In recent years, governments worldwide have been exploring new ways to address tax-related issues.
For example, the French government, which reported a budget deficit of approximately 3% of its GDP, has proposed using the surplus tax revenues to exempt minimum wage employees working for small businesses from payroll taxes.
This approach contrasts with the United States, where the government has opted to retain the excess tax revenues collected.
This article examines the implications of such an exemption in the context of U.S. payroll taxes and discusses the broader question of using tax policy to advance social and economic agendas.
U.S. Payroll Taxes and Small Businesses
Small businesses in the United States often struggle with the burden of payroll taxes, particularly when employing low-wage workers. Payroll taxes include FICA (Social Security and Medicare taxes) and FUTA (unemployment taxes). Under current tax law, the FICA tax stands at 7.65% of the employee’s wages up to $94,200, with both employers and employees sharing the cost. FUTA tax is 6.2% on the first $7,000 of employee wages, offset by a 5.4% state unemployment tax credit.
One only has to consider the trust fund disputes that end up in court. These disputes almost always result from a struggling business that uses the payroll tax amounts withheld from employees as a short-term loan, but not remitting them to the IRS timely. The business owners are often well-intentioned, i.e., have the intent to keep long-term employees employed, but then the business does not deliver financially and the owner is not able to pay the payroll taxes over to the IRS. The trust fund penalty is the result, not the problem. The problem is often the burden payroll taxes have on a small business.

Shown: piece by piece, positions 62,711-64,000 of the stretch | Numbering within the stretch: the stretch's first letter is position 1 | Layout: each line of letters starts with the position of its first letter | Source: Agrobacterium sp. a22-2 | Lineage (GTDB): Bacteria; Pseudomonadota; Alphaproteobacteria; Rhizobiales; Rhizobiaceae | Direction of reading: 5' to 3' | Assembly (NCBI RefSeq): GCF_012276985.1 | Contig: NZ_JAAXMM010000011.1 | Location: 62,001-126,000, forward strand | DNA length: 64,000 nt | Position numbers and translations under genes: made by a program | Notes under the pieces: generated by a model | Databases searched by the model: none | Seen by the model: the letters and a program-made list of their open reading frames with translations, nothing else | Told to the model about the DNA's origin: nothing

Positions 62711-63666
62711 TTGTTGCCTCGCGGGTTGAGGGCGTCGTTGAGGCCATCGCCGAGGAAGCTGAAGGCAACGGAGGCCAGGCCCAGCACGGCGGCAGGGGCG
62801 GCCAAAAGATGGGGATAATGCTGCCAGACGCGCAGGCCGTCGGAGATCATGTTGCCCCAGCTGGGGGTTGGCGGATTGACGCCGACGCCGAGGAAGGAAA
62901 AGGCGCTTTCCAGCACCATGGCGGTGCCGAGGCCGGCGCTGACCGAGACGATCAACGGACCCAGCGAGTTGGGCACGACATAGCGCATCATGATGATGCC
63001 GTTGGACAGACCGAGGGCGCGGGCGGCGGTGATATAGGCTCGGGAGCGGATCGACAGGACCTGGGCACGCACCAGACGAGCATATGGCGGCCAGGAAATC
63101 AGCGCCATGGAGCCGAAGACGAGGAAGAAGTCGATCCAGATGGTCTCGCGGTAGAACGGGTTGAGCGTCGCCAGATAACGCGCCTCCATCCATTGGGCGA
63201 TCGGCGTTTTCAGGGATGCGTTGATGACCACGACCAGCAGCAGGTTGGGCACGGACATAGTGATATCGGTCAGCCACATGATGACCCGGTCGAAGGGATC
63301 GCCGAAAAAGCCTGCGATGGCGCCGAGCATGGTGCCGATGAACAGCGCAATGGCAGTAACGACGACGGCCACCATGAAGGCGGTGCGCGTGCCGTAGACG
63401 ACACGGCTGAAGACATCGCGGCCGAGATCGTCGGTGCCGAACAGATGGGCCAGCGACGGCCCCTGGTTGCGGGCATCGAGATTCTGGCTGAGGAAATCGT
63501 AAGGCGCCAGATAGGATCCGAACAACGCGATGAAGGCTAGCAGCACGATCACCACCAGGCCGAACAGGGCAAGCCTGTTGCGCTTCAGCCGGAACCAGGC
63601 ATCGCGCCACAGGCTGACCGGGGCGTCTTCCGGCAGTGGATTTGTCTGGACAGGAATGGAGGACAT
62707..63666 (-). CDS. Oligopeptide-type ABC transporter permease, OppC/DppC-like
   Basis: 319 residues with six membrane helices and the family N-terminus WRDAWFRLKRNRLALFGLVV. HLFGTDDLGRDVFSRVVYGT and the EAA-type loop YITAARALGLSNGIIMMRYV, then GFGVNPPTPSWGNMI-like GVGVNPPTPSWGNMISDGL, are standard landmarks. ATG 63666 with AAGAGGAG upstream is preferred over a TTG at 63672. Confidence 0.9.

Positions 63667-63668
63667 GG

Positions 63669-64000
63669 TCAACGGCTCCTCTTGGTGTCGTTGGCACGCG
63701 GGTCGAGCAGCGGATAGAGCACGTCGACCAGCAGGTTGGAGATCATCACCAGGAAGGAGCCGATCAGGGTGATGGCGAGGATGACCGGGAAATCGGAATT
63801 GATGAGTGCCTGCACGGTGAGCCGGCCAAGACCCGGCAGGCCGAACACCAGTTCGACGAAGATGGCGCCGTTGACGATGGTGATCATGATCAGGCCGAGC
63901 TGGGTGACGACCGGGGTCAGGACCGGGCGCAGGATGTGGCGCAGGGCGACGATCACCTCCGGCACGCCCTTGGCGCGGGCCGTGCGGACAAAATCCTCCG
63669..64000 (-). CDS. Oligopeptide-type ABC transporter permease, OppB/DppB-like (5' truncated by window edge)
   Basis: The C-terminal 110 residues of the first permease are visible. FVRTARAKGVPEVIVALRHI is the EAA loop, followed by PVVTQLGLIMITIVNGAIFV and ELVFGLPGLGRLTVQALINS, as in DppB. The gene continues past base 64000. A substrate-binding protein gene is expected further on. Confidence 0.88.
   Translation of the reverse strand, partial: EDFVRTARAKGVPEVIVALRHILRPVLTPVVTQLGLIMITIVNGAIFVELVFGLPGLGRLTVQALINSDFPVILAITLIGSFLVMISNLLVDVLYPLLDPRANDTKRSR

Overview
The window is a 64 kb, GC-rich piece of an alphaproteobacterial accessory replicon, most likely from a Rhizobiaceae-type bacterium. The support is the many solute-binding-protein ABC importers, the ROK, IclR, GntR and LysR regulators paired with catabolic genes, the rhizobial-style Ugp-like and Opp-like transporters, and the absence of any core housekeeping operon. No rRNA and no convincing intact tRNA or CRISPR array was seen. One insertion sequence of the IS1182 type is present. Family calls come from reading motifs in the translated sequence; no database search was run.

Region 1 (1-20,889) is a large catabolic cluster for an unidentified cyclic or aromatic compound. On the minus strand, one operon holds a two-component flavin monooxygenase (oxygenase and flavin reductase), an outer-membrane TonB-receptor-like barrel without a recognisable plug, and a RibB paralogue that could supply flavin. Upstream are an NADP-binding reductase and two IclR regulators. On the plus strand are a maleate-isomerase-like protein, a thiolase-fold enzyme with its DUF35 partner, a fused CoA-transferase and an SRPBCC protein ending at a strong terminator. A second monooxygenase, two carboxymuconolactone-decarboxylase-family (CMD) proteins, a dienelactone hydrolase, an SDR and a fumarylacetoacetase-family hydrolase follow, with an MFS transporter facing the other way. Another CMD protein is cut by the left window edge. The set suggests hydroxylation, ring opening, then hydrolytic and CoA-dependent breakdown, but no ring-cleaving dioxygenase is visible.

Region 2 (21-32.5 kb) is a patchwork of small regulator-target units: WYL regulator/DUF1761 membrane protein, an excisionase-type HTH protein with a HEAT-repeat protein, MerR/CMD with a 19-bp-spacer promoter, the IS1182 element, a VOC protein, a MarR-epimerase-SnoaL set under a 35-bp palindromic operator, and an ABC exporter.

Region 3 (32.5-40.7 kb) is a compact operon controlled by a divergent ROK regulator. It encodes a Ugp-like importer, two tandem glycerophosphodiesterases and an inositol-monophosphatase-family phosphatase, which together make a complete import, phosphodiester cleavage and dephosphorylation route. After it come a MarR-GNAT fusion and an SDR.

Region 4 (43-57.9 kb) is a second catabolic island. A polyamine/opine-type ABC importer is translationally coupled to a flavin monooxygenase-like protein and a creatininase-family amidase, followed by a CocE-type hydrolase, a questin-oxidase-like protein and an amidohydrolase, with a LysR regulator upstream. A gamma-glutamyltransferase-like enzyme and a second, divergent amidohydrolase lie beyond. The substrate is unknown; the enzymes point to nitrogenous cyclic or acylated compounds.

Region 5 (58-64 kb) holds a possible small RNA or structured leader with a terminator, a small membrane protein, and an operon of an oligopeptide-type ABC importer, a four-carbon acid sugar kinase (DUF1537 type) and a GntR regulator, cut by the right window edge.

In an attempt to ease this burden, the IRS introduced Form 944, which streamlines the process for small businesses with less than $1,000 in employment tax liabilities. However, this measure falls short of providing significant relief for most small businesses and their low-wage workers.
Adopting a policy similar to the French proposal in the United States could benefit thousands of small businesses and low-wage employees. The tax exemption might be more impactful for lower-wage earners than merely increasing the national minimum wage.
Taxes and Policy Agendas: Pros and Cons
Taxes serve various purposes, including funding public goods and services like infrastructure, education, and defense. However, taxes have also been utilized to achieve social and economic policy objectives, such as promoting social welfare and incentivizing specific behaviors.
Proponents of using taxes to advance policy agendas argue that doing so enables the government to address social and economic issues directly. Taxes can be used to fund social programs or provide tax incentives for businesses investing in renewable energy or domestic research and development, thereby promoting social welfare and encouraging positive behaviors without relying on market forces.
Opponents argue that using taxes for policy agendas may lead to unfairness or inefficiency. For example, tax credits targeting specific industries could distort the market and create unfair advantages for some businesses. Additionally, funding social programs through taxes might disincentivize work or foster dependency. It can also allow for sophisticated tax planning to take advantage of tax benefits in ways that were not envisioned or intended.
The debate over using taxes to carry out policy agendas raises complex questions about balancing social welfare and economic efficiency. Policymakers and voters must carefully weigh these trade-offs when considering tax policy changes. While Congress has historically used taxes to advance policy agendas, the impact of such decisions on small businesses and low-wage workers remains a critical consideration in crafting effective tax policies.
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